Join us for Stories of Standards at 7:50 and 8:50 am, Monday through Friday when Rodney Franks shares highlights and our favorites versions of “Exactly Like You.”

Stories of Standards is sponsored by ListenUp .

Written by Jimmy McHugh and Dorothy Fields “Exactly Like You” was one of the two songs introduced in Lew Leslie’s “International Revue” on February 25, 1930, at the Majestic Theater in New York City which went on to become jazz standards. The other song was “On the Sunny Side of the Street”. “Exactly Like You” hit the charts several times during the 1930s and has been recorded over 250 times.

Jimmy McHugh (Jul 10, 1894 – May 23, 1969), who wrote over 500 songs, started his career in Boston, where he worked first as a rehearsal pianist for the Boston Opera House, then as a pianist-song plugger for Irving Berlin’s publishing company. In 1926 he moved to New York City, where he wrote songs for the Cotton Club revues in Harlem, one of which was “When My Sugar Walks Down the Street” (lyrics by Gene Austin, credited to publisher Irving Mills). One of his best-known partnerships was with Dorothy Fields, starting with the all-black Broadway musical “Blackbirds of 1928”, which starred Adelaide Hall and Bill Bojangles Robinson and included the songs “I Can’t Give You Anything But Love” and “DigaDiga Doo”. McHugh and Fields moved to Hollywood, where they worked on films in the 1930s for RKO, Paramount, 20th Century Fox, and Universal, for whom he created the musical fanfare that started every picture. McHugh then collaborated with several lyricists, including Frank Loesser and Harold Adamson. In the 1950s he began   touring musical revues and working with television. He was inducted into the Songwriters Hall of Fame in 1970.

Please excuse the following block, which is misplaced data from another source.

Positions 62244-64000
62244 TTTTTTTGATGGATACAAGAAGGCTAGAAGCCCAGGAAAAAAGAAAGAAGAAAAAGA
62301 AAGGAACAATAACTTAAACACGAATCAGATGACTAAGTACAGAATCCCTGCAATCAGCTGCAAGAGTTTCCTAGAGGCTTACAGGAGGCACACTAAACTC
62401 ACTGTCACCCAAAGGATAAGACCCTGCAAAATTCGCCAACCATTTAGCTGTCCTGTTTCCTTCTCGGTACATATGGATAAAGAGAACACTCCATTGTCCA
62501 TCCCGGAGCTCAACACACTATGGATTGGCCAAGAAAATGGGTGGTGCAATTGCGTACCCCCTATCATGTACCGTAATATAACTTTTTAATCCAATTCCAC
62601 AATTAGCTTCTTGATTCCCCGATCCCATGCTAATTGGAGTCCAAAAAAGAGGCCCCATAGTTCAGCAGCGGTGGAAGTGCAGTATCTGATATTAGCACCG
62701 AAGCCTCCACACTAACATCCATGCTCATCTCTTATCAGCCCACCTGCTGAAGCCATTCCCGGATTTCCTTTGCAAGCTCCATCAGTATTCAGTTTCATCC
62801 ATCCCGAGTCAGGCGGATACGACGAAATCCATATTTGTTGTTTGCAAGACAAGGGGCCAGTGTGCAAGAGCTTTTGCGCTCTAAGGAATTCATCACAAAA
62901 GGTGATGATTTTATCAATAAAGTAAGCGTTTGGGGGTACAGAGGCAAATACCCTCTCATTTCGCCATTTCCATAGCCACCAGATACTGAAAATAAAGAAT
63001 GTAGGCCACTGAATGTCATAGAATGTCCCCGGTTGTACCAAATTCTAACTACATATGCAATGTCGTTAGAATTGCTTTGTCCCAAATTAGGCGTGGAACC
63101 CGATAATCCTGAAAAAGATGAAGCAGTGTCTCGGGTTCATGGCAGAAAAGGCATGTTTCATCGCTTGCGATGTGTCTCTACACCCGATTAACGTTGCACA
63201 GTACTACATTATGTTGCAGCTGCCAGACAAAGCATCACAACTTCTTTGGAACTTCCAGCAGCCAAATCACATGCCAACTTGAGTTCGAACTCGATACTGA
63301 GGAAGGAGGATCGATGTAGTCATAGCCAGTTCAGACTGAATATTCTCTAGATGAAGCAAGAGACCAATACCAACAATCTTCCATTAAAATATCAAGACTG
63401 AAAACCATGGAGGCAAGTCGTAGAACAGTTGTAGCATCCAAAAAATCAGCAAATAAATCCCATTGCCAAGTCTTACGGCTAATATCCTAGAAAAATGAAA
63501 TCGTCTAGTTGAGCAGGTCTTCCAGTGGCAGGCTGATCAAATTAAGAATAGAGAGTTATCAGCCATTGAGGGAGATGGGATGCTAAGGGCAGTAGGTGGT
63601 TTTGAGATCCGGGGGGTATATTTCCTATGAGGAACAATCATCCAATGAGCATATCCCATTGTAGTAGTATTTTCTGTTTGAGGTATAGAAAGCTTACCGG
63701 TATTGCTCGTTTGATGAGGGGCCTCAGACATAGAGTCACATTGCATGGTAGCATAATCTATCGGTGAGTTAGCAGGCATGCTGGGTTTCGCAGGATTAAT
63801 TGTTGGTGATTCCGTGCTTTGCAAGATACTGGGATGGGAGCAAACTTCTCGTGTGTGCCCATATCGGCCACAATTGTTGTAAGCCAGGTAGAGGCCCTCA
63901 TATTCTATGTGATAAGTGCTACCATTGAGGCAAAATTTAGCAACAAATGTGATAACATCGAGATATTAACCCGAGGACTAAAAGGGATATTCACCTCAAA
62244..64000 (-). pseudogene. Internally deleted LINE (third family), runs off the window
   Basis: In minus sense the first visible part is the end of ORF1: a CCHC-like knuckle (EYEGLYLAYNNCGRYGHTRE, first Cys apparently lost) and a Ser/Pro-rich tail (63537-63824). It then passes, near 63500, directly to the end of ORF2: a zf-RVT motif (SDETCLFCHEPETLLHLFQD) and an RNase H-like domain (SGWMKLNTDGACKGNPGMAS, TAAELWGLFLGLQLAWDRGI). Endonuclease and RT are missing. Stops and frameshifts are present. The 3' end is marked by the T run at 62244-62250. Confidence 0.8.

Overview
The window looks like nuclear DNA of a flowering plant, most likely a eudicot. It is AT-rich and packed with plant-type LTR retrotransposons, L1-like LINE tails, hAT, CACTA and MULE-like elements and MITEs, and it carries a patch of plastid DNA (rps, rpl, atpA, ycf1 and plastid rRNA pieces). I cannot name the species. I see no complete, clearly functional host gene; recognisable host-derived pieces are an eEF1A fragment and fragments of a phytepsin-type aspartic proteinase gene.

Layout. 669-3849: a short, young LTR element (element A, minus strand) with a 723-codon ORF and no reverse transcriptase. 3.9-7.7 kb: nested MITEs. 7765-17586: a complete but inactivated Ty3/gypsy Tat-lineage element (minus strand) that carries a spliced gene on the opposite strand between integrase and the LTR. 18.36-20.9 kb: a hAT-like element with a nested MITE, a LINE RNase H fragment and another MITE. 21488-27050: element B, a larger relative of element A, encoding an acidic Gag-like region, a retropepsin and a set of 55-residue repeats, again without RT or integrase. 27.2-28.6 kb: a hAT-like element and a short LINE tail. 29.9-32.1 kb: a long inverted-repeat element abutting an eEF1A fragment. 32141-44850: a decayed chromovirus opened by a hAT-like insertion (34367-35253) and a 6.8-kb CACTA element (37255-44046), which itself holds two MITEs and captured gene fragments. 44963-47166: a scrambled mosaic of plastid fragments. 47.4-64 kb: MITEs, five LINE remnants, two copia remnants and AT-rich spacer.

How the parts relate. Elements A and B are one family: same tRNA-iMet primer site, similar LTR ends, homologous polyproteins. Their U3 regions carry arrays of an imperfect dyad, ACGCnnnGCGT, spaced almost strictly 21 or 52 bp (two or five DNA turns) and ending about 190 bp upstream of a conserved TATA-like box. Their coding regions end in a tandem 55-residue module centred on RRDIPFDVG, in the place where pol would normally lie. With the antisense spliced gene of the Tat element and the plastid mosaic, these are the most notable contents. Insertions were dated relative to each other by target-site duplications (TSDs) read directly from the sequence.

Dorothy Fields (15 July 1904-28 March 1978), one of the greatest lyricists and librettists of the 20th century, wrote over 400 songs and worked on 15 stage musicals and 26 movies . She was the daughter of vaudevillian Lew Fields and Rose Fields; the latter was quoted as saying “You children must be extra polite to strangers because your father’s an actor.“ J. Fred Coots, co-author of “Santa Claus Is Coming to Town”, introduced her to Jimmy McHugh, with whom she then wrote the words to “I Can’t Give You Anything But Love, Baby” for “Delmar’s Revels”. This song became a hit when used in “Blackbirds of 1928”. The two wrote together until 1935. She then began working with other composers, including Jerome Kern, with whom she wrote for the film “Swing Time” (1936), earning the duo an Academy Award for Best Original Song in 1936 for “The Way You Look Tonight”. “Swing Time” also introduced “A Fine Romance”, which was later used as the title theme song for the television series of the same name, starring Judy Dench and Michael Williams. Her last big musical was “Sweet Charity”, which included the song “Big Spender.”  She was inducted into the Songwriters Hall of Fame in 1971.

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